As a website visitor, I hate it when I click on a website link and a meaningless "404 Not Found" message appears on my screen. We've all seen them. A 404 page appears when you try to visit a webpage and the content has been removed or doesn't exist. (Geek detour: learn your HTTP status codes.)
But as a website visitor, most 404 pages, no matter how pretty, are entirely unhelpful. Very few businesses go through the effort to create better experiences for customers when they can't find something. Think about it this way: what if customer walked in the door of a department store expecting to see the women's shoe department, but it's now moved upstairs. Would you expect the staff members near the door, who now sell small appliances, to point the customer in the right direction to women's shoes? Or should the employees just shout internal codes at the customer (which they can't understand). Sounds crazy, right?
While 404 errors are common on nearly all enterprise websites, it doesn't have to be a bad thing. In fact, you can turn it into an opportunity to design a 404 page that is helpful -- not just perfunctory.
As a marketer, I've learned to love 404 pages because they give me an opportunity to recapture a lead I'm about to lose -- a chance to put on a friendly face and correct an error quickly and efficiently. In fact, I've even seen 404 pages turn into real business opportunities!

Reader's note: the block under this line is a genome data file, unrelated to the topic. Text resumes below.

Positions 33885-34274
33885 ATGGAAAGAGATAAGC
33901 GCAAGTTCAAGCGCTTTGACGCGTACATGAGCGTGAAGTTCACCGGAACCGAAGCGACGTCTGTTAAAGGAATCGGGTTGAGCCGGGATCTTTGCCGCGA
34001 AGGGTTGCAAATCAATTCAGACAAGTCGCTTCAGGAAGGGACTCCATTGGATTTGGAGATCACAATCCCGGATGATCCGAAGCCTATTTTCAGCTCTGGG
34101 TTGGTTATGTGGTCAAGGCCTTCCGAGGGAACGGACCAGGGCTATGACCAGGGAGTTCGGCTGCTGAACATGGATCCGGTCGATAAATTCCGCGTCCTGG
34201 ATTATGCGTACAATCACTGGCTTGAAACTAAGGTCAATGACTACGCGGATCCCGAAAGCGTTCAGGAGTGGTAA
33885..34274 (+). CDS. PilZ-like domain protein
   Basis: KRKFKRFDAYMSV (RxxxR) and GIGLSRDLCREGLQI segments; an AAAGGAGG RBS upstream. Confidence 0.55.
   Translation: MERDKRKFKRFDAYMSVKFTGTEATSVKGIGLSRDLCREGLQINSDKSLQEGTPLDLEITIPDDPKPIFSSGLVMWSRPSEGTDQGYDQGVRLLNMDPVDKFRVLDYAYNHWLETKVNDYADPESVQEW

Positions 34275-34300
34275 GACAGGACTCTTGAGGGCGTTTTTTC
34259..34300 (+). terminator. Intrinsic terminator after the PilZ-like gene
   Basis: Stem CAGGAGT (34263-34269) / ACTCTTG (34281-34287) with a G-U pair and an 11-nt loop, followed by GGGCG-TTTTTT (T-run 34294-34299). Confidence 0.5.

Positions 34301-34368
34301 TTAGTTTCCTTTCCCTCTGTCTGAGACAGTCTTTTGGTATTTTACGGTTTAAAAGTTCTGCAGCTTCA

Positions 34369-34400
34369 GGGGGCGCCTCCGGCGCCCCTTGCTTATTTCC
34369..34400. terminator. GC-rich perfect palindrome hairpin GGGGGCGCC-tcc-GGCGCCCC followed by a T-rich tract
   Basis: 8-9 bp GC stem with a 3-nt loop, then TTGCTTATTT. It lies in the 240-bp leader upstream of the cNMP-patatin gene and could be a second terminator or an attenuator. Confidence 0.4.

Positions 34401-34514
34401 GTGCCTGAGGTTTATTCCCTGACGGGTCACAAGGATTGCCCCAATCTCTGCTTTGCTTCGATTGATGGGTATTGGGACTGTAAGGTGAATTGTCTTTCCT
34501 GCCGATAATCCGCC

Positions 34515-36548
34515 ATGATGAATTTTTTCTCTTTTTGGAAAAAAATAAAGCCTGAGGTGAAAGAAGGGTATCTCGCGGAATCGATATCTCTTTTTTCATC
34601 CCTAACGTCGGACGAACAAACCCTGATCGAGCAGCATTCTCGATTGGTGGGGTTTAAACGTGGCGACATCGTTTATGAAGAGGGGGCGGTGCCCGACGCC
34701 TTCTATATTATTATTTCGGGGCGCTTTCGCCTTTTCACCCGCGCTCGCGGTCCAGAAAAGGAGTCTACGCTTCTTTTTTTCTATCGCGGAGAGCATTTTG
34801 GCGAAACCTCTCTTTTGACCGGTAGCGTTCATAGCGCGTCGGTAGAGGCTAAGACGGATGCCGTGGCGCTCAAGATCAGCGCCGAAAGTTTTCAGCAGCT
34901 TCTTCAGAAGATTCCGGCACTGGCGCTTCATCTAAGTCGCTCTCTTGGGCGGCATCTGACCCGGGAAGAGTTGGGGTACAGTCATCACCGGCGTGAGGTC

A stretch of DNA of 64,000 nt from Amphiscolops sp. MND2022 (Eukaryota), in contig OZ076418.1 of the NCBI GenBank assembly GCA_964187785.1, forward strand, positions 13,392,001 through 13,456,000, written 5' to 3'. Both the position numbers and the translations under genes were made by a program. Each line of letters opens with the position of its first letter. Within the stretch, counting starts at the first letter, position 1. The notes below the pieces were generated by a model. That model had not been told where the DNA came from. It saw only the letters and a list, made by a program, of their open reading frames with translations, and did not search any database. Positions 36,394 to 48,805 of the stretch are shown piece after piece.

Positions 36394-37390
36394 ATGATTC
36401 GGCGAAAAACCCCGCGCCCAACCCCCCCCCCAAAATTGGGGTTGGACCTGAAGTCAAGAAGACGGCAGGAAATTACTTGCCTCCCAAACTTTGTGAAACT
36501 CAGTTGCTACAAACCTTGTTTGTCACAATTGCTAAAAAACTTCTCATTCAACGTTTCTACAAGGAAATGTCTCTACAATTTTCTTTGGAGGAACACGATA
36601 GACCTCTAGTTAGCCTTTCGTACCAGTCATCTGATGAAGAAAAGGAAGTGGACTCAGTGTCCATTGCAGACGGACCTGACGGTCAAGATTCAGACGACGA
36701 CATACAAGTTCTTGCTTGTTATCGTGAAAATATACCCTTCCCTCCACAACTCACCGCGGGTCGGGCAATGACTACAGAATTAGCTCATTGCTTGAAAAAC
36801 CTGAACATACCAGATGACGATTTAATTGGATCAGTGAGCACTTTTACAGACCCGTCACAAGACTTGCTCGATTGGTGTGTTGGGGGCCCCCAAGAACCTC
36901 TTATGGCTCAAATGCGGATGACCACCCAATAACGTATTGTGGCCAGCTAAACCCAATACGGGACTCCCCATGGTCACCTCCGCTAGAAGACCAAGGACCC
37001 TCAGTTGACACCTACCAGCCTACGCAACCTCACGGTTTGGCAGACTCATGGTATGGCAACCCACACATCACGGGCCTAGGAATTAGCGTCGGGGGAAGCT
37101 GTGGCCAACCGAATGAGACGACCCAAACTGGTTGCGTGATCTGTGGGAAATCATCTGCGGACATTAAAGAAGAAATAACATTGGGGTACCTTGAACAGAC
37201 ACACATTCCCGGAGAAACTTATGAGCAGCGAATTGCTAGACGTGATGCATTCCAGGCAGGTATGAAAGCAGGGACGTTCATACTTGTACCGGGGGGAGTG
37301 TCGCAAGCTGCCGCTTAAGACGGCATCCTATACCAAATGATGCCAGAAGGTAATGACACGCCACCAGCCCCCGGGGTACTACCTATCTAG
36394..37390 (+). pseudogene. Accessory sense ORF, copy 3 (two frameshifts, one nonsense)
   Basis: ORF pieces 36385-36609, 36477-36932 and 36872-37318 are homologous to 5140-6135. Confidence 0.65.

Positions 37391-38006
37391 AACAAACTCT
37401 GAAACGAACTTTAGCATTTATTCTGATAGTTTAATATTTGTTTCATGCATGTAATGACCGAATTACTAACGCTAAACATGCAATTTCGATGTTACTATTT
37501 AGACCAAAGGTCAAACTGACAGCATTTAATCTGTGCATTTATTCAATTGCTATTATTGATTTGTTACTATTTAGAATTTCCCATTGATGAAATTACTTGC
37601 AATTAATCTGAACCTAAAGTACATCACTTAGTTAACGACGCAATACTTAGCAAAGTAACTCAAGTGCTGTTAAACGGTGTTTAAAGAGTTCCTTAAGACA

I've compiled a few best practices from my own experience in managing B2B enterprise websites and assembled a few screen shots to display elements that I like below. Please feel free to provide your own examples in the comments!
Tip 1: Make the 404 error message more friendly
What works: The friendly message and tone decrease the frustration a visitor might feel when they encounter a broken link.
Tip 2: Add a prominent internal search bar to your 404 page
What works: This internal search bar allows a visitor to quickly find if a piece of content has moved since the last time they accessed it, or if a referral site directed them to an old piece of content. Quick win!
Tip 3: Offer suggested content on the 404 page
Tip 4: Add a form to your 404 page to collect information
What works: A form on the 404 page gives prospective clients an easy way to reach out if they haven't found something they want -- it provides the business a way to over-deliver and win over a frustrated website visitor.
Whitney is a natural leader with a knack for creating something out of nothing. She’s helped dozens of brands gain greater recognition for their causes and products in the digital world. Whitney’s experience doing literally every job Beacon offers, from graphic designer to operations to web developer means she’s not afraid to roll up her sleeves and dig in when it comes to helping Beacon’s clients build the future of business.